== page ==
The Houston International Jazz Festival is one of the very few jazz festivals held in the United States that focuses on primarily international jazz artists.

Nearing its 20th anniversary, the Houston International Jazz Festival is held during Houston’s “August Jazz Month” and takes place over the course of three days in early August.

The event calls downtown Houston’s Jonas Plaza home and takes the stage at outdoor and indoor venues around the district.

Summer jazz workshops are also slated during the Houston International Jazz Festival and on the last day, a mayor’s scholarship jazz brunch takes place.

Tito Puente Jr., Hiroshima, Arturo Sandoval and Poncho Sanchez are a sampling of some of the world-wide flavor that has been featured at the Houston International Jazz Festival.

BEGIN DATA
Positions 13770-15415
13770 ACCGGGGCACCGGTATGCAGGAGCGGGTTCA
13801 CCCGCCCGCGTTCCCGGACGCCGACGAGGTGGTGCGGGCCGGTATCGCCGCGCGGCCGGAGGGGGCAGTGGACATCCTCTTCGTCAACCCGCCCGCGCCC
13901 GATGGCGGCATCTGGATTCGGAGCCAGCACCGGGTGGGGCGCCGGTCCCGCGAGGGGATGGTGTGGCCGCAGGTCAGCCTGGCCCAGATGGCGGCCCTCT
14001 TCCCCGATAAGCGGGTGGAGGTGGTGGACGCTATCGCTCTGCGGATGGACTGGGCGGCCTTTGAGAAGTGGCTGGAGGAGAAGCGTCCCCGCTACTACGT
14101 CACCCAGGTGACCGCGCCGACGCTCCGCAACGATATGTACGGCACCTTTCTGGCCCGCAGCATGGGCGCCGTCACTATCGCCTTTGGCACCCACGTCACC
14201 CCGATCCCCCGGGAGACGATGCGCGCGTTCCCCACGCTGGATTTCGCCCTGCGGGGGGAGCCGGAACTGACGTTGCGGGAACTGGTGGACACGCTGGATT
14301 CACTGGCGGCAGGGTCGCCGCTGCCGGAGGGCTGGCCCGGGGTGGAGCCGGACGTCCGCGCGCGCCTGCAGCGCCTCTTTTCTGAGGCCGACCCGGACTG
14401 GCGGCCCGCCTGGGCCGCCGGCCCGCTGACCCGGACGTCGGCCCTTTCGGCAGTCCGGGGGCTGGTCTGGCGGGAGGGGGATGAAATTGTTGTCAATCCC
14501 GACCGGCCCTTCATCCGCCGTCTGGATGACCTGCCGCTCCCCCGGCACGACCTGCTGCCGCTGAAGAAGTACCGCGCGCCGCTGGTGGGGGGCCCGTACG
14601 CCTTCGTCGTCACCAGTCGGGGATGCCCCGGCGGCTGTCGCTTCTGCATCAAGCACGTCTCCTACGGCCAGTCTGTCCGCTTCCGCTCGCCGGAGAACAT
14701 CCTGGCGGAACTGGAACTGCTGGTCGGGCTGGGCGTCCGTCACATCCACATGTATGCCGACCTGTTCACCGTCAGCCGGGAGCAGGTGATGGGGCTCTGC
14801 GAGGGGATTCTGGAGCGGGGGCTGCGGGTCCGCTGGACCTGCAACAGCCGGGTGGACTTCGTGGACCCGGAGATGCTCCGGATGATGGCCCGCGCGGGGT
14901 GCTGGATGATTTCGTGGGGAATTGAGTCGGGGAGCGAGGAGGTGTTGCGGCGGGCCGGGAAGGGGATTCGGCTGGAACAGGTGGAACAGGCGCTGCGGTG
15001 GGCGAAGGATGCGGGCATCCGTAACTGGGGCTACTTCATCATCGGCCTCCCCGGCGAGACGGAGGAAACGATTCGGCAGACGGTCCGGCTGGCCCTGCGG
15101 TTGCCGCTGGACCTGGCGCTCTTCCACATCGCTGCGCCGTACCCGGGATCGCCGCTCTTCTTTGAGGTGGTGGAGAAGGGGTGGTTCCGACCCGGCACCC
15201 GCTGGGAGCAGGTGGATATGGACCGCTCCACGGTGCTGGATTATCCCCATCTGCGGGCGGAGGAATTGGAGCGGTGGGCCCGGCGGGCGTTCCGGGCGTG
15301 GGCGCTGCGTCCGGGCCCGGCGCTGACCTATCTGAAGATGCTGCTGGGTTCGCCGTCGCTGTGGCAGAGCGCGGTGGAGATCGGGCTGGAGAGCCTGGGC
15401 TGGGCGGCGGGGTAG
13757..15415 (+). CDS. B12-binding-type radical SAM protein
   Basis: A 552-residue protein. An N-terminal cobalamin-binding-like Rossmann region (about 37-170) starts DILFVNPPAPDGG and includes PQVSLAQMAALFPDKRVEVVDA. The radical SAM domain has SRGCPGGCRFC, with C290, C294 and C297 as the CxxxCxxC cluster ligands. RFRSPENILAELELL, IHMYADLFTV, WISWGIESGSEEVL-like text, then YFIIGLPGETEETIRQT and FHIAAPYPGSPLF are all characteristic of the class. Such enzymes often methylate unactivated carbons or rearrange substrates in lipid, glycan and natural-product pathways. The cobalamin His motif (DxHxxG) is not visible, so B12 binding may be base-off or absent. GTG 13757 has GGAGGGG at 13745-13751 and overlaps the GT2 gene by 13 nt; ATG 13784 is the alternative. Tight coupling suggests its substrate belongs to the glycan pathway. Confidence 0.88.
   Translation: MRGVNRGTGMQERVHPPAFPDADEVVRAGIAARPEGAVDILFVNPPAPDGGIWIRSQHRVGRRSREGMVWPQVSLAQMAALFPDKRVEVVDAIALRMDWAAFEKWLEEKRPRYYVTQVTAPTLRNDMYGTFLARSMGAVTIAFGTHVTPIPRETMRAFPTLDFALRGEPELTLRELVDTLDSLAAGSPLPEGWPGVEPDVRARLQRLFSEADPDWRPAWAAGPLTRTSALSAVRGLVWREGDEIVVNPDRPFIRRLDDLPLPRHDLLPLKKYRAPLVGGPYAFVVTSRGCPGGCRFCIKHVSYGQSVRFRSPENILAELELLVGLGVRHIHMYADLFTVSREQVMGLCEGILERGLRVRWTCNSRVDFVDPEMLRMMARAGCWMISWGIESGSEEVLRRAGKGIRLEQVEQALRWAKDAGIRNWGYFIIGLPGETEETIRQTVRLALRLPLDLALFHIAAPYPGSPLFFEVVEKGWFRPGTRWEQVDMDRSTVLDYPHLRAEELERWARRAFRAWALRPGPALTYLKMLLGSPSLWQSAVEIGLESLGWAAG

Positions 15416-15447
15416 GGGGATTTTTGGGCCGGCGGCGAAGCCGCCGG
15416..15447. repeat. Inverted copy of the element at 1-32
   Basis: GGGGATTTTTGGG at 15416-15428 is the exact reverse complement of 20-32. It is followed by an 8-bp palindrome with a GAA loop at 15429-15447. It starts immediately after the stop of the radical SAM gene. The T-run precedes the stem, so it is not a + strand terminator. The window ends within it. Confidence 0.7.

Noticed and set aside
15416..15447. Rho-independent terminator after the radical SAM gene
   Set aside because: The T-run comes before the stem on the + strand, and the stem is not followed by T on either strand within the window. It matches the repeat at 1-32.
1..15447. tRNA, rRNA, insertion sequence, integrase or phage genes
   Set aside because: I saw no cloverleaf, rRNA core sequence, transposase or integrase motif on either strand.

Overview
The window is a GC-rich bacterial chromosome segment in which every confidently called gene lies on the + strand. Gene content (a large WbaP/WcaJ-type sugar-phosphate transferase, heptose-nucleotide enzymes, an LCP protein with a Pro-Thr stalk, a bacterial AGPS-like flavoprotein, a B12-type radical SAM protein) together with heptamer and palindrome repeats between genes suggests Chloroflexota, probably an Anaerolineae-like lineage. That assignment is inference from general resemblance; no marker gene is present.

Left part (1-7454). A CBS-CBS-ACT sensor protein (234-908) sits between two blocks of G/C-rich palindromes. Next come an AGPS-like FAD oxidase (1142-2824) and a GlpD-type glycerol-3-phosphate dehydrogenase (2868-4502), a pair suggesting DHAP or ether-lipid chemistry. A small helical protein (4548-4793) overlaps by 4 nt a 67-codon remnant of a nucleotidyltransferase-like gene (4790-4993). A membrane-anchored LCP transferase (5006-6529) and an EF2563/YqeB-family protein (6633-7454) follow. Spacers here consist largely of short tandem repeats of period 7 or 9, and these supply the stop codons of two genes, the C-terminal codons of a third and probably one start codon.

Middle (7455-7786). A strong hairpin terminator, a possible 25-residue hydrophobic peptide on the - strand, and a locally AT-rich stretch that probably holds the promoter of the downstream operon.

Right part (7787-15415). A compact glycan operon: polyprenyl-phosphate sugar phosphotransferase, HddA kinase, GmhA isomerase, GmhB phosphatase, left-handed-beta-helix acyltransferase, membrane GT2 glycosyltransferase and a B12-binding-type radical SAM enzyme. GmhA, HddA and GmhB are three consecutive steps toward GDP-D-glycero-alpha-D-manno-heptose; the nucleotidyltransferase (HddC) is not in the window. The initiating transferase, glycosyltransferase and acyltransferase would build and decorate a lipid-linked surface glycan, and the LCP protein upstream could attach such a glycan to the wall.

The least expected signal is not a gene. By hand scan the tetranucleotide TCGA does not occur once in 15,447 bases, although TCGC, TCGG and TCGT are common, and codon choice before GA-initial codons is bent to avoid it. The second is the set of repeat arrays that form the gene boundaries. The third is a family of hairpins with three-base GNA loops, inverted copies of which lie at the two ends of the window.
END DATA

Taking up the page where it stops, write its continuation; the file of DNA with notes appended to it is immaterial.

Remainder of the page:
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Comments 4 comments

IslandVoice profile image

IslandVoice 7 years ago from Hawaii

Awesome! I would like to share this with my son in law and daughter. I know they want to do a tour, and i think they can plan around some of these places and events. Thanks!


IslandVoice profile image

IslandVoice 7 years ago from Hawaii

Btw, are you in Facebook?


illminatus profile image

illminatus 7 years ago from Chicago, IL Author

I am on facebook. What's your s/n?


nextstopjupiter profile image

nextstopjupiter 7 years ago from here, there and everywhere

In 1998 I attended the Visions festival in NYC which is specialized in American avant garde jazz and is held every year in June.